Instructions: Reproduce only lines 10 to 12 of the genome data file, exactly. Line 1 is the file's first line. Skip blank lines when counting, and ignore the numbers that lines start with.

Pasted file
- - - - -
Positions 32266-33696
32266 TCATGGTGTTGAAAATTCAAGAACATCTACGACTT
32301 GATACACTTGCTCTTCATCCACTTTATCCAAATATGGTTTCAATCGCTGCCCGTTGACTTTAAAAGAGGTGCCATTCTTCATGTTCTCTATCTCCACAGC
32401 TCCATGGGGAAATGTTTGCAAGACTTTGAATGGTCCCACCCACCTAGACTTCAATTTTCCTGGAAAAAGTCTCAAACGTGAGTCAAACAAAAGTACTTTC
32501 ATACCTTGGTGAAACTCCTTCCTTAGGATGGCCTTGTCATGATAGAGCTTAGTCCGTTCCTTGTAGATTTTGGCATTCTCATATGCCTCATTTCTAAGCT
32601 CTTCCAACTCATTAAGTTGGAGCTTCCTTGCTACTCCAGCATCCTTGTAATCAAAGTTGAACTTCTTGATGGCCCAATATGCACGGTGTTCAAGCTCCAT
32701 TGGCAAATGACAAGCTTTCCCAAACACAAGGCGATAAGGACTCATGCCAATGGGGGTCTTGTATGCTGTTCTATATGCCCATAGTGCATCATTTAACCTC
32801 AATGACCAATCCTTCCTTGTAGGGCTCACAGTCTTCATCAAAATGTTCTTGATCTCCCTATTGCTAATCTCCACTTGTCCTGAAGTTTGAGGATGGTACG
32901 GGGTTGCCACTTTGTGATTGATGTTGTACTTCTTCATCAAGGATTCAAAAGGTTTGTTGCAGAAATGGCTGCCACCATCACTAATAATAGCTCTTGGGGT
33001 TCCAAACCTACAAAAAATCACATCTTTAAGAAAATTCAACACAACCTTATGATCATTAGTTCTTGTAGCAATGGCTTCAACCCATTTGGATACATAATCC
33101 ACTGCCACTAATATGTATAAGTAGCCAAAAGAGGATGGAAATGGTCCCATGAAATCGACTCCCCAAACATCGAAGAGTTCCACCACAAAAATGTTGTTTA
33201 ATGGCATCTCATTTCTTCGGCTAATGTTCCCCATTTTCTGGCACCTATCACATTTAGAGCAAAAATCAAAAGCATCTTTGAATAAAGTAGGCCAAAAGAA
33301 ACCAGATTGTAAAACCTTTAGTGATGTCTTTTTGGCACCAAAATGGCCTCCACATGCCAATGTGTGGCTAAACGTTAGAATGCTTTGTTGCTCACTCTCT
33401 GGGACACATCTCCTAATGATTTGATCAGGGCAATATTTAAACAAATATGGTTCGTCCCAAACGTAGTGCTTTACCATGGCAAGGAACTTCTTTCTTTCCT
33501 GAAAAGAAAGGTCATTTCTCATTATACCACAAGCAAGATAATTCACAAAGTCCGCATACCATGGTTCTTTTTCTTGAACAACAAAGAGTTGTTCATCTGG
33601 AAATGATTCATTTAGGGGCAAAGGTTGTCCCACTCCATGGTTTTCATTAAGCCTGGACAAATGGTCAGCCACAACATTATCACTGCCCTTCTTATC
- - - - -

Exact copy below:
33001 TCCAAACCTACAAAAAATCACATCTTTAAGAAAATTCAACACAACCTTATGATCATTAGTTCTTGTAGCAATGGCTTCAACCCATTTGGATACATAATCC
33101 ACTGCCACTAATATGTATAAGTAGCCAAAAGAGGATGGAAATGGTCCCATGAAATCGACTCCCCAAACATCGAAGAGTTCCACCACAAAAATGTTGTTTA
33201 ATGGCATCTCATTTCTTCGGCTAATGTTCCCCATTTTCTGGCACCTATCACATTTAGAGCAAAAATCAAAAGCATCTTTGAATAAAGTAGGCCAAAAGAA